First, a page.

Vatican City is amongst the most important historical and religious sites in the world; it is the seat of the Roman Catholic Church and the home of the Pope. The smallest state in the world, it occupies only about 0.44 square kilometers (0.17 square miles) near the center of Rome and is recognized as a UNESCO World Heritage Site. The Vatican has figured in key events throughout history and is further significant because of its superlative architectural, religious, and artistic attractions. It was Pope Julius II della Rovere in the 16th Century who commissioned Michelangelo to paint the history of creation on the ceiling of the Sistine Chapel - just one of the Vatican's world-renown cultural and artistic jewels. Others include St. Peter's Basilica and the Vatican Museums. Among countless other notable events, the Vatican also hosts the convening of the College of Cardinals upon the death of a reigning Pontiff, to elect a new Pope. No visit to Rome is complete without an excursion to this magnificent location, a place steeped in history and tradition.
A visit to Basilica di San Clemente al Laterano is a fascinating journey through time. From the upper basilica, which dates from the beginning of the 12th Century and whose apse boasts the mosaic The Triumph of the Cross, one passes into the 4th-century lower basilica, and, via a stairway, down to the Roman constructions and the mitreo, a 3rd-century temple dedicated to the God Mithra. Of particular interest are the frescoes in the chapel of St Catherine, painted between 1428 and 1431 by Masolino da Panicale, possibly with the collaboration of Masaccio.
Located on the Campidoglio square, the palace of the conservatives dates back to the 14th century. The architecture of the building is imposing with a porch on the ground floor and a row of large cross windows on the main floor. It now forms a venue for ‘Capitoline Museums’ the most visited museums in Rome exhibiting antique sculptures and historical collection of art from the Roman era. The courtyard of the palace is also an attractive point displaying fragments of the colossal statue of Constantine.
Waldensian Evangelical Church (Chiesa Evangelica Valdese) is a beautiful Waldensian church built in the 19th Century. The church has a striking, Renaissance exterior with intricate artwork on the entrance that is simply impossible to miss. The interior of the church is as artistic as its façade with well-laid out columns, coffered ceilings and stained-glass windows pouring in ample of sunlight illuminating every corner. The organ of the church is worth your appreciation, it dates back to the 18th Century; the dual-keyboard organ can hit up to 61 notes and choirs and concerts revolve impeccably around the organ.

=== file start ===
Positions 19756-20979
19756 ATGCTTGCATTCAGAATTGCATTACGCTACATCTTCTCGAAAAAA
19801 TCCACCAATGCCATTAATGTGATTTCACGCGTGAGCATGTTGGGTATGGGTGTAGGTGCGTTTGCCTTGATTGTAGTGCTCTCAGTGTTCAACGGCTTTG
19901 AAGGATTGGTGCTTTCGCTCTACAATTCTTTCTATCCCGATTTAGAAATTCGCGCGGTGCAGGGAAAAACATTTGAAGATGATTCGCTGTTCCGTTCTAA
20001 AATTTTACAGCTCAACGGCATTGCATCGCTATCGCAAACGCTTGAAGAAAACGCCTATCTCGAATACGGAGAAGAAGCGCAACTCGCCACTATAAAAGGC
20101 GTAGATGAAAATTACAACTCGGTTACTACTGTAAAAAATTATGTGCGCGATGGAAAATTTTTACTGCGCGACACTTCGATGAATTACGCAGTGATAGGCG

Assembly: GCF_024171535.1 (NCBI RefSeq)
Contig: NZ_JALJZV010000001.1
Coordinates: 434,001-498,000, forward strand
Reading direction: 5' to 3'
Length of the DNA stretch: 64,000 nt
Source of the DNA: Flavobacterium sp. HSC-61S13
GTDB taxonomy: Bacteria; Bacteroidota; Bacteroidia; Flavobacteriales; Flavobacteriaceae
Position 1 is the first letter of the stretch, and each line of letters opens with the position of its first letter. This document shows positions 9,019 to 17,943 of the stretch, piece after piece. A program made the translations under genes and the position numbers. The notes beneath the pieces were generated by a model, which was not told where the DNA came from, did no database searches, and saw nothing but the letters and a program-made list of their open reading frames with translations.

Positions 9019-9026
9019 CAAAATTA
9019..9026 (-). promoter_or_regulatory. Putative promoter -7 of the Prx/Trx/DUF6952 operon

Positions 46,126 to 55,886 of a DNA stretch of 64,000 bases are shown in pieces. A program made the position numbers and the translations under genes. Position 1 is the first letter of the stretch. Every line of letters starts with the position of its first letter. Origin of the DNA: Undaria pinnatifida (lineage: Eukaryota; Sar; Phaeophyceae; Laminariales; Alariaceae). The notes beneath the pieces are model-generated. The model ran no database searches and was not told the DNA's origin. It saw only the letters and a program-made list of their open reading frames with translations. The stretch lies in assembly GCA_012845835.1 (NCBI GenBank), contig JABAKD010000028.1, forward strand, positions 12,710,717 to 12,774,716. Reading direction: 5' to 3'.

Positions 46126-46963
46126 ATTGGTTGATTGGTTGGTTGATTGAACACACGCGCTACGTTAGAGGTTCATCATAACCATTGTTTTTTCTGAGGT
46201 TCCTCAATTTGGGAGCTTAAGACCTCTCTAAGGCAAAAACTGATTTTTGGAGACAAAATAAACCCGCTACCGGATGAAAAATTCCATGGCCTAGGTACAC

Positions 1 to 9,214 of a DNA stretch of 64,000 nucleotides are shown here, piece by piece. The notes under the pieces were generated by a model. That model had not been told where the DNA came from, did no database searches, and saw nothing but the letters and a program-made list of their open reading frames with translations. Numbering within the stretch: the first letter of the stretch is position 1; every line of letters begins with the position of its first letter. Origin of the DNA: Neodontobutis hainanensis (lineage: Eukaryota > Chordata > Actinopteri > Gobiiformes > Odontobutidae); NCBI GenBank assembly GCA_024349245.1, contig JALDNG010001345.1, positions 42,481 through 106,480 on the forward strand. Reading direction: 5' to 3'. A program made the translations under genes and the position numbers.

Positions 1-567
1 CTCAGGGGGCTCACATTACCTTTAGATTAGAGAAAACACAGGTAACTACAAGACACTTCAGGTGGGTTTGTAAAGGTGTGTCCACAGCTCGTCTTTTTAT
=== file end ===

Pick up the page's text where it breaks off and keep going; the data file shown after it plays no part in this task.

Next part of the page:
The need to renew the ancient administrative and judicial structures introduced an initiative to construct an impressive architectural complex. Constructed by a Roman politician Julius Caesar in 46BC, it is considered as a major attraction today for the civilian life and a common gathering place for the people. The Forum features a real picture gallery showcasing paintings of the best Greek painters as well as numerous sculpture works and artifacts.
The Capitoline Museums (Musei Capitolini) are archeological and art museums located in Piazza Campidoglio at the top of Capitoline Hill. Michelangelo redesigned the buildings making generous use of giant order columns, a novelty at the time. The museums are made up of the Palazzo Senatorio, Palazzo dei Conservatori, Palazzo Caffarelli-Clementino, and the Palazzo Nuovo, all linked by an underground gallery beneath the piazza. A massive collection of ancient Greek, Roman, and Egyptian sculptures and artifacts are housed at the museums, in addition to more modern pieces. The 1st Century BCE Greco-Roman sculpture Lo Spinario, in the Palazzo dei Conservatori, is one of the collection's most impressive works.
Biblioteca Casanatense is a historic library founded in the year 1701. It has a vast collection of 6000 manuscripts, 4,00,000 volumes and 2200 incunabula. Several activities and events are held at the library and facilities such as reading rooms, books on loan, rooms on rent are extended by the library. A guided tour is arranged to explore the modern library, historical area and exhibitions.